5. A tufting machine comprising a table, a gridmotive force to both ends of and to reciprocate the needle bar and the bar carrying the loop engaging members.

6. A tufting machine comprising a table, a shaft mounted to rotate above the table, a needle bar mounted to reciprocate above the table in constant parallel relation to the table and driven by connections from both-ends of the needle bar to both ends of the shaft, a bar mounted beneath the table to slide laterallyin constant parallel relation to the needle bar, loop engaging members carried by said last mentioned bar, and means to reciprocate said last mentioned bar from the shaft.

7. In a tufting machine a hook bar having a plurality of hooks extending laterally, said hooks being slitted longitudinally with the slits extending beyond the hooks and into the hook bar and stopping short of the ends of the hooks opposite the bar.

8. A tufting machine comprising a needle bar,

a hook bar, said bars reciprocating in timed relation in planes approximately at right angles to each other, hooks carried by the hook bar and provided with slots, cutters positioned partly within the slots'and movable therein from a fixed axis, and means to drive the cutters.

9. A tufting machine comprising a needle bar carrying a plurality of spaced needles, a hook bar, said bars reciprocating in timed relation in planes approximately at right angles to each other, hooks carried by and spaced along the hook bar and provided with slots, cutters positioned partly within the slots and movable therein from a fixed axis, and means to drive the cutters.

10. A tufting machine comprising a needle bar carrying a plurality of spaced needles, a hook bar, said bars reciprocating in timed relation in planes approximately at right angles to each other, hooks carried by the hook bar and provided with slots, said hooks being not less in number than theneedles, cutters positioned partly within the slots and movable therein from a fixed axis, and means to drive the cutters.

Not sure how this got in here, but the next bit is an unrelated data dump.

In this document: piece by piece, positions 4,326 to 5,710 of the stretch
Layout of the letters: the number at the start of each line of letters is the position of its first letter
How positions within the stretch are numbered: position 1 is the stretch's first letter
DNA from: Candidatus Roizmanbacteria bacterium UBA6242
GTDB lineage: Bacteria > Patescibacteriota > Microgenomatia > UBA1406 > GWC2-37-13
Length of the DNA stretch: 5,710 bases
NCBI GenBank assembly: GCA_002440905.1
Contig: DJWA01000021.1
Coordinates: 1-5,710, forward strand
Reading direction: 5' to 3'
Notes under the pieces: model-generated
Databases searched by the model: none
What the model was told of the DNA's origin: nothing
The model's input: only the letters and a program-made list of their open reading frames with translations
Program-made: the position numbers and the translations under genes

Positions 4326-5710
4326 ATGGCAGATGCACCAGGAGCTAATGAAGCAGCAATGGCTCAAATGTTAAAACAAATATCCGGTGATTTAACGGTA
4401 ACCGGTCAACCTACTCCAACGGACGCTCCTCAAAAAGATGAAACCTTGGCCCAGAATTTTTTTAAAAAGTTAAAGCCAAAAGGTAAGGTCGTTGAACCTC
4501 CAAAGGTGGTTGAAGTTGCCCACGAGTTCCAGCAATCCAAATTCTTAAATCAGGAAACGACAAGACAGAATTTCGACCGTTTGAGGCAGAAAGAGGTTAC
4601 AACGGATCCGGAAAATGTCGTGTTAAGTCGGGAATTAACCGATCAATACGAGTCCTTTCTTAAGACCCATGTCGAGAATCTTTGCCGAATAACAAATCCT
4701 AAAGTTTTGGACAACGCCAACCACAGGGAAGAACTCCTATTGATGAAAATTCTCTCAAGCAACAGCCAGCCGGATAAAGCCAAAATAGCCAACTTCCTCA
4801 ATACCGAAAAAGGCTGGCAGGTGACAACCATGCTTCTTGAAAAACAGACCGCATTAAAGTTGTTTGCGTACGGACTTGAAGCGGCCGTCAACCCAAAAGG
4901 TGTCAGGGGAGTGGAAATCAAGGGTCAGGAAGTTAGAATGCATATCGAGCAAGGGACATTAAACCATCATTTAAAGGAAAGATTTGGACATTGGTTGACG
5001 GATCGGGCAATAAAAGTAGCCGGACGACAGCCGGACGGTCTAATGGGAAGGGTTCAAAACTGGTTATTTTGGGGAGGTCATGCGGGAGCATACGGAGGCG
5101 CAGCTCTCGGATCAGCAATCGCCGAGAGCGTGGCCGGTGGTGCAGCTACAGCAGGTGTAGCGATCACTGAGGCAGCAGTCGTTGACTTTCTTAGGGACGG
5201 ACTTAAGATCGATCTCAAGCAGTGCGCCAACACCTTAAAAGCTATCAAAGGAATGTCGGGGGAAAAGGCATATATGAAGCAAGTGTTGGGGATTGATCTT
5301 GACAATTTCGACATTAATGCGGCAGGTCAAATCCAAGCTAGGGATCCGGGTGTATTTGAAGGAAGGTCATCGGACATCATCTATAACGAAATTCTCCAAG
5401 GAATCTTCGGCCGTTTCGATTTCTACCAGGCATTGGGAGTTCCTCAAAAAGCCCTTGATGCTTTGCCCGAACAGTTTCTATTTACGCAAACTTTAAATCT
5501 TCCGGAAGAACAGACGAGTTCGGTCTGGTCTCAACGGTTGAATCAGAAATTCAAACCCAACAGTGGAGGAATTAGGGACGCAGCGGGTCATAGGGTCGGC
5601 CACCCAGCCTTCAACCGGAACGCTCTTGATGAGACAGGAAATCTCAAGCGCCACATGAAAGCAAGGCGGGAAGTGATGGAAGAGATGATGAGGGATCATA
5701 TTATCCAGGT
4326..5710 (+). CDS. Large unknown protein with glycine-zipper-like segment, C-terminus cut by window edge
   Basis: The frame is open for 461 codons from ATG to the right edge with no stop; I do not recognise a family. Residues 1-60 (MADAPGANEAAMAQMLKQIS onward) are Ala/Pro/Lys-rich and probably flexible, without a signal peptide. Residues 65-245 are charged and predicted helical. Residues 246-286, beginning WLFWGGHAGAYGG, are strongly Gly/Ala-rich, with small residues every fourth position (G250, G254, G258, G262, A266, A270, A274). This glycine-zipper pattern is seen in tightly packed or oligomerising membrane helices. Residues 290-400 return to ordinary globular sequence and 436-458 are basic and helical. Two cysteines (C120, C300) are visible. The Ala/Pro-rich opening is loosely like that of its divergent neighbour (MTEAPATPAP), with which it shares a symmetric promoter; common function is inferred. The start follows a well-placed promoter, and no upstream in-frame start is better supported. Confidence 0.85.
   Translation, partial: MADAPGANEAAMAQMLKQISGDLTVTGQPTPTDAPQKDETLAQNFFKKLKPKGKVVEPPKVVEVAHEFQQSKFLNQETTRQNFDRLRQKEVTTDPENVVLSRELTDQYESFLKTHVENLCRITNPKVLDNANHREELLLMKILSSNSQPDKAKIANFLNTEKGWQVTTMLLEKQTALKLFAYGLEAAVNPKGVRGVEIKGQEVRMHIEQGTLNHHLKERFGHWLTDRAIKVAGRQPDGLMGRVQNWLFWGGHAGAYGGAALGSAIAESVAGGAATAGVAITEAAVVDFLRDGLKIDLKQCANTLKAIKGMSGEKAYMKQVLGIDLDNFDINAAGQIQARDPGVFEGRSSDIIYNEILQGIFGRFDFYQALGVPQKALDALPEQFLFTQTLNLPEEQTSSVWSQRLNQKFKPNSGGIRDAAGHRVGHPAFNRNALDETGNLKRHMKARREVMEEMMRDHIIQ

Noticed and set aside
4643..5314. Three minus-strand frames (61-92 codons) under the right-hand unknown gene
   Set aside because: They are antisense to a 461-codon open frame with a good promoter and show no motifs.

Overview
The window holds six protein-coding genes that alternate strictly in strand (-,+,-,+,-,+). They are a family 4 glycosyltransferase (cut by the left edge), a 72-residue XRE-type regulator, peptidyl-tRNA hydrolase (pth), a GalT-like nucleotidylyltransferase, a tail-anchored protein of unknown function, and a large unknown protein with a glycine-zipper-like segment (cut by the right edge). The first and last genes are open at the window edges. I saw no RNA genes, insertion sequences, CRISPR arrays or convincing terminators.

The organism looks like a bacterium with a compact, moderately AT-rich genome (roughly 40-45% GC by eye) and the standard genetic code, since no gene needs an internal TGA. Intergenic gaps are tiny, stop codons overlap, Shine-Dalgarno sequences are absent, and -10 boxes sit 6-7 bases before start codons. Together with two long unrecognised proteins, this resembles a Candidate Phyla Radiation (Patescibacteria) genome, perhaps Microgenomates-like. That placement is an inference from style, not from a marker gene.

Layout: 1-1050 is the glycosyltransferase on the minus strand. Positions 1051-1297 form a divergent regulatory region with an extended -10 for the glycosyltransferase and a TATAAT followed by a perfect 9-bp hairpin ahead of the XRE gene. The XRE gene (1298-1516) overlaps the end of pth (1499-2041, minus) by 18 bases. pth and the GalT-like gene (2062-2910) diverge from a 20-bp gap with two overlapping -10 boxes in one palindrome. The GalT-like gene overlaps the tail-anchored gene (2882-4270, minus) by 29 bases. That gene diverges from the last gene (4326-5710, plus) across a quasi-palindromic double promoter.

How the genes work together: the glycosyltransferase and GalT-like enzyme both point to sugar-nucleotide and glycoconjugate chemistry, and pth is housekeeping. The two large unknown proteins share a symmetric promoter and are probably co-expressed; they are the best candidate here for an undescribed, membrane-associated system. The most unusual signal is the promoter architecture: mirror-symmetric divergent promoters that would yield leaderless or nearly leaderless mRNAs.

11. A tufting machine comprizing a needle bar,

a hook bar, said bars reciprccating in timed relation in planes approximately at right angles to each other, hooks carried by the hook bar and provided with slots continued from the hooks into the bar, cutters positioned partly within the slots and movable therein from a fixed axis, and means to drive the cutters;

12. A tufting machine comprising a needle bar carrying a plurality of spaced needles, a hook bar, said bars reciprocating in timed relation in planes approximately at right angles to each other, hooks carried by and spaced along the hook bar and, provided with slots continued from the hooks into the bar, said hooks being not less in number than the needles, cutters positioned part- 1y within the slots and movable therein from a fixed axis, and means to drive the cutters.

JOHN B. FARRELL.

Referenced by
Citing PatentFiling datePublication dateApplicantTitle
US2975736 *Jun 23, 1958Mar 21, 1961Singer Cobble IncLoop shedder
US4075955 *Jan 10, 1977Feb 28, 1978Mattel, Inc.Machine for needlepoint or the like
US4194457 *Nov 22, 1978Mar 25, 1980Spencer Wright Industries, Inc.Tufting machine needles
US4217836 *Oct 2, 1978Aug 19, 1980Spencer Wright Industries, Inc.Rotary knife module for tufting machines
Classifications
U.S. Classification112/80.57, 26/9
International ClassificationD05C15/00
Cooperative ClassificationD05C15/00
European ClassificationD05C15/00